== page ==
Miller of Dee

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From the traditional English folk song Miller of Dee, in which the eponymous miller sings "I care for nobody, no not I, if nobody cares for me."


Millers of Dee (plural Millers of Dee)

  1. (idiomatic) Someone who lives independently and unattached to others, especially for selfish reasons.
    • 1852, Samuel Warren, The Experiences of a Barrister, page 209:
      Mr. Wallace, although fortified with a letter bearing the mitred seal of the Bishop the diocese, feels that he is about to come in contact with a great power; an awful something that is not to be trifled with; one of the noblest institutions of our land, who is a very Miller of Dee, and accountable to nobody.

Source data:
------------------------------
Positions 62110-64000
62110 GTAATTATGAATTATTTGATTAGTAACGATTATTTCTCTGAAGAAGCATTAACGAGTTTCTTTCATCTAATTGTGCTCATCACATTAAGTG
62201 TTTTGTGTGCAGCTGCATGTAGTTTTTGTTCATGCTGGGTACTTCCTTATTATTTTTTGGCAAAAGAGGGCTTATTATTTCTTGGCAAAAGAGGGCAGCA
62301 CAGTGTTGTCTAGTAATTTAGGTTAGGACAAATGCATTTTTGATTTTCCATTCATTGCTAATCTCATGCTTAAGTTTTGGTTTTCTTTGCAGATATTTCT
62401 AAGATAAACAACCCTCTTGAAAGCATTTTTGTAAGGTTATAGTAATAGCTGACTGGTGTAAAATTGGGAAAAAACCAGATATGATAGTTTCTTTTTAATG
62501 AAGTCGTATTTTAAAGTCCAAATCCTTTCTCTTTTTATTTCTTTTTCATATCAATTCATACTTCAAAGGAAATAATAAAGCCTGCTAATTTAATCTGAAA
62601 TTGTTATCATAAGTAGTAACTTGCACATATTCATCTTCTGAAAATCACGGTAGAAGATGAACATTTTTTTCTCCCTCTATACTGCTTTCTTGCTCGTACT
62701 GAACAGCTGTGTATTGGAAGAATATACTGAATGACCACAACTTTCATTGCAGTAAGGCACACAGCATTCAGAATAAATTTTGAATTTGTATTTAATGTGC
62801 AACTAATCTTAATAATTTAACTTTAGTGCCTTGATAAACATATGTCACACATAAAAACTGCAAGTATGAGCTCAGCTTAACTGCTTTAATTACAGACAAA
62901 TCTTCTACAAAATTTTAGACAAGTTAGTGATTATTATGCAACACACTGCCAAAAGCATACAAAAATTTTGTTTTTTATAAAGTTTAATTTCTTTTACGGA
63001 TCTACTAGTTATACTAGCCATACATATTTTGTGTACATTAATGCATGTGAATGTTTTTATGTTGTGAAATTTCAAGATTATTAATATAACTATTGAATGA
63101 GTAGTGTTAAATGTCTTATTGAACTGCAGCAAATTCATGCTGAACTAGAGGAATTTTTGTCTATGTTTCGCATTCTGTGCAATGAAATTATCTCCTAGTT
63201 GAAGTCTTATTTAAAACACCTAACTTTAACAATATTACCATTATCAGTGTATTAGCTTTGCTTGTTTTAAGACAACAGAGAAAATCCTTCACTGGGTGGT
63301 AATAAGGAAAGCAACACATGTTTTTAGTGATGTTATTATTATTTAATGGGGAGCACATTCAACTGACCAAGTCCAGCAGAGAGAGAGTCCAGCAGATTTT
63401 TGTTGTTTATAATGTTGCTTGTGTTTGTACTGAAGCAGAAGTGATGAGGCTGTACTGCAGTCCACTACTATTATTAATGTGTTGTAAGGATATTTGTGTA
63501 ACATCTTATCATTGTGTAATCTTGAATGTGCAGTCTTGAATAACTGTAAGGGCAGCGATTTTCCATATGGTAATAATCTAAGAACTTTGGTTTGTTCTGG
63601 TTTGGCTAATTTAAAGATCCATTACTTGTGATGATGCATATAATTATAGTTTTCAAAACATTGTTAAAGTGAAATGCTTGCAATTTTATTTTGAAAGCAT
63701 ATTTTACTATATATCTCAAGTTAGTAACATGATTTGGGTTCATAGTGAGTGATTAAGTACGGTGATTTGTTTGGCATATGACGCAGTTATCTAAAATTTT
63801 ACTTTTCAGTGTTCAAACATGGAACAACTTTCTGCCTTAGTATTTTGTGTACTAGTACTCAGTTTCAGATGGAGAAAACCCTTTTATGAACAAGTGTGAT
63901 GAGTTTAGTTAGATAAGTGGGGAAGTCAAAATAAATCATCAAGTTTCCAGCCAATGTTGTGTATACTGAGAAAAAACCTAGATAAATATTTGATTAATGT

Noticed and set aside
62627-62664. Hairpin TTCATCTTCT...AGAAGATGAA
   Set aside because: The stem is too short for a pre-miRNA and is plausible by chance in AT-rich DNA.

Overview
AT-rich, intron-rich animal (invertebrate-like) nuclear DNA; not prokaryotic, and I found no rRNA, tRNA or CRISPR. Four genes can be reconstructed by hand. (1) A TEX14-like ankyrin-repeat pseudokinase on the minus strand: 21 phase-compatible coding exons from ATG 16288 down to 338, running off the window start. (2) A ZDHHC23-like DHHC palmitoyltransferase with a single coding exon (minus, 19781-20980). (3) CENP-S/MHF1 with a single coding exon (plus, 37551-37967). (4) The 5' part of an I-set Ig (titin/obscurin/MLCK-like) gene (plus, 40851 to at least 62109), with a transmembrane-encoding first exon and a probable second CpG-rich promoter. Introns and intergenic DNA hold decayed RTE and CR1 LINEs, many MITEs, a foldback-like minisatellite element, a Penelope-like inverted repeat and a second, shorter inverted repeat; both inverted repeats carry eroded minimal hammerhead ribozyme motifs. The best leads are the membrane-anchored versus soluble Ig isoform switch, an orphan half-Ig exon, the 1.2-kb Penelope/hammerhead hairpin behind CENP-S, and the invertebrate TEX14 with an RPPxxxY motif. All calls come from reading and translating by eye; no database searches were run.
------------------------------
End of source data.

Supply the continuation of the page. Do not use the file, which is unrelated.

• 1920, John Galsworthy, Tatterdemalion, →ISBN, page 82:
      He was a regular "Miller of Dee," caring for nobody; and yet he was likeable, that humorous old stoic, who suffered from gall-stone, and bore horrible bouts of pain like a hero.
    • 1992, Claire Rayner, The Strand, →ISBN, page 72:
      "None at all? No parents, no wives, no children of your own?" "Not one, thank God. Miller of Dee, that's me."